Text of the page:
IT has been 10 years since the beginning of the annual NSW Beef Spectacular Feedback Trial created as a commercial aspect of the NSW Beef Spectacular Show that was held in Dubbo each year from 2007 to 2012.
This year celebrating 10 years of involvement in the event were the Hicks family from Hicks Beef, Holbrook, and Jonathon Wright from Coota Park Blue E, Woodstock, both of whom have been entering teams into the trial each year since it kicked off.
Looking back on the 10 years, Jon Wright and the team at Coota Park Blue E, have not only supported the trial from the start, but they were runners-up in the first year before going one better in 2011 to take out the title of grand champion pen of five steers.
Mr Wright's success has continued with an exceptional strike rate of numerous top 15, top 10 and top five finishes over the years.
In 2016, Coota Park Blue E teams came third and fourth overall, after also securing reserve champion in the feedlot performance category, which they again were awarded equally alongside Rosedale Livestock Partnership, Blayney, in 2017.
Taking part in any commercial steer competition or trial that they can, Mr Wright believes the Beef Spectacular Feedback Trial and the Australian National Field Day's trial are the most consistent trials allowing producers to benchmark their cattle.
As seedstock producer, Mr Wright said it is important to check what we are producing is a good product - what a waste if they didn't check and it wasn't right.
"It is important to check as a standard against industry, and what other studs and breeds are producing," he said.
Mr Wright said producers are always looking at how they can improve, and this is how Coota Park Blue E do that.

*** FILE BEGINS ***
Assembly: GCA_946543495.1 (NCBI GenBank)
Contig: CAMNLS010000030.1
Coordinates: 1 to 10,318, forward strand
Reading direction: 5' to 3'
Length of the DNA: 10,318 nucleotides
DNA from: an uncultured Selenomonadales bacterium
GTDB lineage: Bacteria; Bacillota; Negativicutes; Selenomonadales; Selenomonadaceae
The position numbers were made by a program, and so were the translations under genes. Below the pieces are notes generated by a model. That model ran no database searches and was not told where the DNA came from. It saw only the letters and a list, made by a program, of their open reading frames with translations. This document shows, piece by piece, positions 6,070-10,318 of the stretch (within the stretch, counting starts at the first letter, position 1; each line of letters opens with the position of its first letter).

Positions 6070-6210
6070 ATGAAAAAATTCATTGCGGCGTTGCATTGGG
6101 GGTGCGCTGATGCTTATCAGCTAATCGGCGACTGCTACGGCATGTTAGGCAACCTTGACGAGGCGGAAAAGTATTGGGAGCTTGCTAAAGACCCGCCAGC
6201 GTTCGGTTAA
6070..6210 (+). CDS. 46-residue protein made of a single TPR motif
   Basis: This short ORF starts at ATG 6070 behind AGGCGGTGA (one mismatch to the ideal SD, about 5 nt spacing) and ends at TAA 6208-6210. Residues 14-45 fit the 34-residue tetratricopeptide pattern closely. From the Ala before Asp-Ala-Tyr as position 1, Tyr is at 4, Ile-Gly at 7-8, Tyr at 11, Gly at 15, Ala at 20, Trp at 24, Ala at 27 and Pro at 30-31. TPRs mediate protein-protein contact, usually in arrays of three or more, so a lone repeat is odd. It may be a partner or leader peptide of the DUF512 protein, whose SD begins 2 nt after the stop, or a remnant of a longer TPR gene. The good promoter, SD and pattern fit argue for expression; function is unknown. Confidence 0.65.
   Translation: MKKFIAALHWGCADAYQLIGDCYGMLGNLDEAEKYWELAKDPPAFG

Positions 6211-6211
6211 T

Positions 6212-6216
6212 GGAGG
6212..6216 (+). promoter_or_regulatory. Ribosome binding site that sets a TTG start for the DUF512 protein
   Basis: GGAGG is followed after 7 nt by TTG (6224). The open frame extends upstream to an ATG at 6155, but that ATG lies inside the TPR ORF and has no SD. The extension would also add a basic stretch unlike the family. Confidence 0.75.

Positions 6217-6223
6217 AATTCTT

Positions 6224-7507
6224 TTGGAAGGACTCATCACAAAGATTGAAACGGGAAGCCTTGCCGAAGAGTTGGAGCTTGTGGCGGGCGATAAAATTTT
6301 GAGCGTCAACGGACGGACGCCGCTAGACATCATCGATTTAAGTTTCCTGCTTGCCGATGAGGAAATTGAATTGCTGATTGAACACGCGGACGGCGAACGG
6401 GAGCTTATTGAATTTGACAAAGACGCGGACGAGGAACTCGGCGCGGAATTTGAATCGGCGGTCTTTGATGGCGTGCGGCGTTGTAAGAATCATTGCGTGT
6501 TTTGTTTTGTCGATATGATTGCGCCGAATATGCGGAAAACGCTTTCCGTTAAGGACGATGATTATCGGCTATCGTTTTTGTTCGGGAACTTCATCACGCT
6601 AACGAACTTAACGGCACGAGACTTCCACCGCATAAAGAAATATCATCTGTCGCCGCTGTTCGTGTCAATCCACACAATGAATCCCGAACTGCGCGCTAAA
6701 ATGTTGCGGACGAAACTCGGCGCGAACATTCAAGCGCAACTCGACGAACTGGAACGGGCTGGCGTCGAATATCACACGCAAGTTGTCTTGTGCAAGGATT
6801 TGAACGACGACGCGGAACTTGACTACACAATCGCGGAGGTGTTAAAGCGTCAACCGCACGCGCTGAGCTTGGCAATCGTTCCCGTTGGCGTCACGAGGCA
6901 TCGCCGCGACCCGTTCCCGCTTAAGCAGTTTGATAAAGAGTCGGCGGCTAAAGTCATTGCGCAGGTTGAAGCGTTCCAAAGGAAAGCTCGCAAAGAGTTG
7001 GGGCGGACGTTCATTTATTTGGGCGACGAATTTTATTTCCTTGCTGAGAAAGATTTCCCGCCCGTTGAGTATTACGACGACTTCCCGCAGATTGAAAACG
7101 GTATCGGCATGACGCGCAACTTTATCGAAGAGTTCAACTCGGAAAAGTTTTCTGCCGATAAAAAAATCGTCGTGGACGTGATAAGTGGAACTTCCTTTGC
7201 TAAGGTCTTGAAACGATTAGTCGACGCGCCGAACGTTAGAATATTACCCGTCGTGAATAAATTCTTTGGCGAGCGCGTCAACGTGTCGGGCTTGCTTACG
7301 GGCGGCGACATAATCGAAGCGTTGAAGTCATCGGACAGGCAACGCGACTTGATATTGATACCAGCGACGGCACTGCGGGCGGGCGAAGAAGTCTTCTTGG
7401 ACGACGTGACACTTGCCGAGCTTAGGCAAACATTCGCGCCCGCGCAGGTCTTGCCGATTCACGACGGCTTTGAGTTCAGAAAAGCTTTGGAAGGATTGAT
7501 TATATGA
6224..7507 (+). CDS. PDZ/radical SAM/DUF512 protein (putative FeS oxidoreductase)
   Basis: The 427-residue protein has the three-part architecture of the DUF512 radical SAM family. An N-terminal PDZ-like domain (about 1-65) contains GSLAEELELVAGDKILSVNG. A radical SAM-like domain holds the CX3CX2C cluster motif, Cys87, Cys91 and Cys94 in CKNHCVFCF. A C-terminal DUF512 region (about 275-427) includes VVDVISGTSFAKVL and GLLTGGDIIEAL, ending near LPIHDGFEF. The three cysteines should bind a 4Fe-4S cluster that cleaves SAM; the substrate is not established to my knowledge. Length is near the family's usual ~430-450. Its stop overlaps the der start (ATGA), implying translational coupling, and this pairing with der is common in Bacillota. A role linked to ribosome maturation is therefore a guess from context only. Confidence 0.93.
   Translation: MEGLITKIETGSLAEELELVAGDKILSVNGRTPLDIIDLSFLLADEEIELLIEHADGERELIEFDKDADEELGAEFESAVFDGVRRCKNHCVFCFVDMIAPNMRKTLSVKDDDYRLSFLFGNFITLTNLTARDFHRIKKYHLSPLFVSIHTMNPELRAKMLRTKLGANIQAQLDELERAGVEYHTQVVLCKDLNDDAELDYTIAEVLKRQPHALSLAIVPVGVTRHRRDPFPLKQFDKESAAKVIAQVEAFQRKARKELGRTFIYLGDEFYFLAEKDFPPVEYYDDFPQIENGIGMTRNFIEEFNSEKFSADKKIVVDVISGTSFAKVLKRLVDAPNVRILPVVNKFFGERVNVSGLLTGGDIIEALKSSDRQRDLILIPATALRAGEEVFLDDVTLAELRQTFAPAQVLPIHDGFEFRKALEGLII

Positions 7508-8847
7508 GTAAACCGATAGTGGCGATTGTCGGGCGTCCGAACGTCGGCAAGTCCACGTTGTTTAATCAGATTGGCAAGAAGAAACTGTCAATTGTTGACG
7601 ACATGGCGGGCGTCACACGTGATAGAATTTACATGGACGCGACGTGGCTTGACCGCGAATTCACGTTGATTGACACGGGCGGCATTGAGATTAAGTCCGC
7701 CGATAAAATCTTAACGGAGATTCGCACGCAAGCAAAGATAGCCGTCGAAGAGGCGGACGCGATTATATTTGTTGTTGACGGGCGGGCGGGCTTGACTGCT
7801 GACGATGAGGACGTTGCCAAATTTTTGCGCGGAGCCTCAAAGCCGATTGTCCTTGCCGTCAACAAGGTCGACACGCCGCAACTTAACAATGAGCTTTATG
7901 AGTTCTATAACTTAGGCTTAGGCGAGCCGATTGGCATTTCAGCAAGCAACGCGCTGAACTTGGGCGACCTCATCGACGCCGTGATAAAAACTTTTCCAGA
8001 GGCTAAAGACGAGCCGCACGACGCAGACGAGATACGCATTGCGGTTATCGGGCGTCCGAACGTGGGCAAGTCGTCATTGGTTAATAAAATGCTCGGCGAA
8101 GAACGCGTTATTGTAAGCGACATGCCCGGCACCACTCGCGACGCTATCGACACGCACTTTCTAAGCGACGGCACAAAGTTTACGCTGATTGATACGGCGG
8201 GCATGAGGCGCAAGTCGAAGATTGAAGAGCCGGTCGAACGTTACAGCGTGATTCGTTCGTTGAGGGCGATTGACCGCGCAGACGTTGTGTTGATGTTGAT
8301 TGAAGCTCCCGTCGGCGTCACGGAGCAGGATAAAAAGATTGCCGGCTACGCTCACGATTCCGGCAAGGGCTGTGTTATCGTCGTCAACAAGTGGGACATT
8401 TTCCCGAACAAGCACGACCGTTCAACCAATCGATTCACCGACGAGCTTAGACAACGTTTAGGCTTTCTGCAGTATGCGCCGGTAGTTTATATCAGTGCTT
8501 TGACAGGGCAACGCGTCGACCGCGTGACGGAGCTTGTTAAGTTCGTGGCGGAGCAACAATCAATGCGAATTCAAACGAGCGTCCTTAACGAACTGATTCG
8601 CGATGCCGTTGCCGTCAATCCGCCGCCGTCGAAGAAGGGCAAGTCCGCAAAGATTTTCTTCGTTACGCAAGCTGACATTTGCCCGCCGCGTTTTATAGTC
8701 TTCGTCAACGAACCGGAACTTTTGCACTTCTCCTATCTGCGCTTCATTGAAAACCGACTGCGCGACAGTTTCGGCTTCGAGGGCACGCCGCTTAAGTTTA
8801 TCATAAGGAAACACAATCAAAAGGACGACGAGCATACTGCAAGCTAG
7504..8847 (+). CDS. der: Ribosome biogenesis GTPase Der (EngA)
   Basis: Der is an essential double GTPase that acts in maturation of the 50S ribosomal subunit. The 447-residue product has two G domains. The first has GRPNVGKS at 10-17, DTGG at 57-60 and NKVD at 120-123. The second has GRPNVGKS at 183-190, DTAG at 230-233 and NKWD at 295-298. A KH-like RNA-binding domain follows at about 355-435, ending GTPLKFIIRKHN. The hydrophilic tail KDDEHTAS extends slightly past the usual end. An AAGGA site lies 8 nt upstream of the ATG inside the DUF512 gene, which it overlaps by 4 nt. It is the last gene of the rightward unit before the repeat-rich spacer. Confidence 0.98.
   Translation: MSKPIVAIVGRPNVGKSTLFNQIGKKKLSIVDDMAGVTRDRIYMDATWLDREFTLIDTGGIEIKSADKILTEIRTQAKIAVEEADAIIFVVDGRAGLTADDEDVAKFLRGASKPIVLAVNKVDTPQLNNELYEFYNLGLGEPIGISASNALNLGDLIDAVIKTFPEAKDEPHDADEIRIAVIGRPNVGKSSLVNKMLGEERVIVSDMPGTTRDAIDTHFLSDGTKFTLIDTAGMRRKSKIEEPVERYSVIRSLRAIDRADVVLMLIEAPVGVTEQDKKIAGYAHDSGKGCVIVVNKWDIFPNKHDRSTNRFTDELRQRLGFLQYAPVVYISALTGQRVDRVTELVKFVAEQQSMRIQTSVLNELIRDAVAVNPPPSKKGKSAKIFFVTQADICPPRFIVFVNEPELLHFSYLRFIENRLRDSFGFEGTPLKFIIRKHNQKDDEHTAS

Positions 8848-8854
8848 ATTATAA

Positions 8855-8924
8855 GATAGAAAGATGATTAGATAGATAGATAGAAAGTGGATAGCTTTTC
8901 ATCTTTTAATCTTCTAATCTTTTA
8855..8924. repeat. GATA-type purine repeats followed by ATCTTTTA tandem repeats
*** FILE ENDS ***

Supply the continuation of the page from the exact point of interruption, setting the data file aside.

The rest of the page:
"We always look at the results and look at things we have to improve, whether it be lean meat yield, weight gains or EMA (eye muscle area)," he said.
He also said it is a good way of calibrating the eye and one's ability to judge what is a good animal.
"It can be used as a tool to help align your ability to look at an animal and say it is going to be a good steer," Mr Wright said.
"If you're not checking and aligning your eye with animal selection, how can you continually select your own cattle that will perform."
Exhibiting two pens of their Australian Beef Composite steers this year, Andrew and Anne Hicks, along with their son Tom, from Hicks Beef, Holbrook, came on board to gain feedback and benchmark themselves against others in the industry.
“We joined to get feedback and information on how our cattle perform, to benchmark ourselves against other steers and beef producers,” Anne Hicks said.
Tom Hicks said it is important from a stud perspective to know how their genetics perform in feedlots, for themselves and for their clients.
“It is the best trial in terms of commercial reality as they are run as they would be in a commercial situation. It gives a real sense of how cattle perform,” Mr Hicks said.
“It has helped reaffirm what we already knew – hybrid vigour works. Composite teams, with hybrid vigour, are always up there in the results.”
Over the years, the biggest highlights for Hicks Beef has been their win of the grand champion carcase in 2011, the grand champion pen of steers in 2012, and reserve champion pen overall, champion feedlot performance and champion riverine tendercut award in 2014.
Ms Hicks said they had always had a good response from feedlots they had sold animals too, but going into the trial has allowed them to spread the word among clients and potential bull buyers, on how their cattle perform.
“We don’t have a breed society so we have to do all the promotion, marketing and communications ourselves,” she said.
“By taking part, and doing well it helps us promote our stock and what we are doing, and it really gets us noticed.”